WASHINGTON — An Arab League delegation, testing the sincerity of Libya's offer to turn over two men wanted in the bombing of Pan American Flight 103, flew to Tripoli on Tuesday while the U.S. government kept up its drumbeat of doubts.
"History would suggest that we should be skeptical that this is indeed a good-faith offer," said Margaret Tutwiler, the State Department spokeswoman. "We suspect that Libya is once again trying to find another way to buy time and avoid complying with its obligations to the international community."
The U.S. view may have been borne out early today as the delegation, led by Arab League Secretary General Esmat Abdel Meguid, returned to Cairo without reaching accord with the Tripoli government, Reuters news agency reported. Meguid told reporters that consultations are still under way regarding the two suspects.
He declined to say whether he had extracted any firm commitment from Libyan leader Moammar Kadafi to eventually hand over the two men to the league.
The Libyan government, trying to head off Security Council sanctions, announced through its U.N. ambassador Monday that it would surrender the two suspects--Abdel Basset Ali Megrahi, 39, and Lamen Kahlifa Fhimah, 35--to the Arab League, which then could extradite them to either Britain or France for trial.
Although the offer to give up the two men has delayed U.N. consideration of sanctions against Libya, at least for a few days, the Bush Administration is still trying to keep up the pressure on Libya.
In a significant clampdown, the Treasury Department announced Operation Roadblock, a new campaign to chastise Americans who are doing business with Libya despite U.S. sanctions imposed more than five years ago.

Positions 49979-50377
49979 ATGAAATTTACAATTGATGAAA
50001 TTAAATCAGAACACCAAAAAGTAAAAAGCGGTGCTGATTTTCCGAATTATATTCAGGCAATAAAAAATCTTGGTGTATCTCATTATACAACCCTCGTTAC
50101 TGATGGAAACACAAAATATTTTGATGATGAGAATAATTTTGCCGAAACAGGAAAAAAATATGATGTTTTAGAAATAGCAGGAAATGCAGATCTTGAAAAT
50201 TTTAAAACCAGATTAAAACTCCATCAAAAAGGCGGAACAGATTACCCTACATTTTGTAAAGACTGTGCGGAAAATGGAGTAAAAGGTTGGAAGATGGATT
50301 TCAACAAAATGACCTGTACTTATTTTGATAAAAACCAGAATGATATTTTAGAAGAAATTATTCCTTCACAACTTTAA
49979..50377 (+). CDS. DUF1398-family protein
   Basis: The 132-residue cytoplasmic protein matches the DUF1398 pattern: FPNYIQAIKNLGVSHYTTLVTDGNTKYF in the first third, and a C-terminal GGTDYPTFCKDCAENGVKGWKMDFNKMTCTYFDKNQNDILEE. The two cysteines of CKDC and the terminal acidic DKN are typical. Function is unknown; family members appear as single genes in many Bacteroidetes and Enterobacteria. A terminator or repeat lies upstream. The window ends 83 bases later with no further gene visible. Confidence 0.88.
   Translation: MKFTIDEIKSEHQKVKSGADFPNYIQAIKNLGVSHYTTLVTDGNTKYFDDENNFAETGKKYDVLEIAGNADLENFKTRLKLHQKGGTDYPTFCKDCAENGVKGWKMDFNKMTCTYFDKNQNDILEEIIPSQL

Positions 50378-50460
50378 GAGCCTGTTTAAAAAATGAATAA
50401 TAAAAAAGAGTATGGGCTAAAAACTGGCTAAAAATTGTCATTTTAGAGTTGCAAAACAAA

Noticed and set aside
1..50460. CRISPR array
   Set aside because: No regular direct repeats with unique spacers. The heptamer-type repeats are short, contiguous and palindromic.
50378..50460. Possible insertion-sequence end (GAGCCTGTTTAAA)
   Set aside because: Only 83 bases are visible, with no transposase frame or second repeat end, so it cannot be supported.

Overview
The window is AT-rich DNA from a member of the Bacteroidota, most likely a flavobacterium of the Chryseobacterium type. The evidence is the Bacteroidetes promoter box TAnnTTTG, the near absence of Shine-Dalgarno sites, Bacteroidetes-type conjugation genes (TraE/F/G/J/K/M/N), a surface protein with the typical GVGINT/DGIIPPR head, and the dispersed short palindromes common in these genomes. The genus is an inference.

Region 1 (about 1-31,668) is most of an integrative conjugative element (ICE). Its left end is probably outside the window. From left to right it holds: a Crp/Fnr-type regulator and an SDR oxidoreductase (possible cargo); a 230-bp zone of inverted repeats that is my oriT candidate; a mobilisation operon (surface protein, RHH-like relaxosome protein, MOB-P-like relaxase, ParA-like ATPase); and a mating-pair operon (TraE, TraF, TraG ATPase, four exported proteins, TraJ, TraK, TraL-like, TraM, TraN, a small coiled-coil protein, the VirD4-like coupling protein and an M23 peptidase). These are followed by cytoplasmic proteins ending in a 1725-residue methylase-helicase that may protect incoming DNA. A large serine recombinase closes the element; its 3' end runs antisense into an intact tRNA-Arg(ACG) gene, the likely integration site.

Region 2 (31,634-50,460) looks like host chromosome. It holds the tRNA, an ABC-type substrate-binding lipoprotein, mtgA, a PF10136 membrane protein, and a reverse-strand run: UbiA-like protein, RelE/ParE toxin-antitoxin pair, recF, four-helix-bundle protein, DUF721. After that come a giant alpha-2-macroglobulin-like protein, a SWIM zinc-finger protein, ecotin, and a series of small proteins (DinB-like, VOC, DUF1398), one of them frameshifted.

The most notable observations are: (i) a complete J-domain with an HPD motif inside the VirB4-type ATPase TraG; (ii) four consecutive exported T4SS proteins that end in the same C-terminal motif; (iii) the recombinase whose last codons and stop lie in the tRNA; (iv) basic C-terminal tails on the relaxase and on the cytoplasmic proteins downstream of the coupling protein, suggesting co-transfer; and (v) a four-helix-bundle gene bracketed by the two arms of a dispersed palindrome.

"Any U.S. person who is working for Libya or is involved in travel-related transactions with Libya," said R. Richard Newcomb, director of the Office of Foreign Assets Control, "must understand that he can be severely punished for violating these sanctions.
"Kadafi too must realize that he cannot hope to benefit from normal economic relations with the U.S. or its citizens as long as he harbors terrorists and exports terror."
Treasury officials said they have sent 80 "letters of warning" to Americans who have worked in Libya or traveled there. Despite the U.S. restrictions, dozens of Americans have continued to work in lucrative jobs in Libya, especially in the oil industry.
Under U.S. law, working in or traveling to Libya carries a civil penalty of up to $10,000 a violation. Although these sanctions have been in place since 1986, officials have usually looked the other way when violations occurred.
Times staff writer Robin Wright contributed to this report.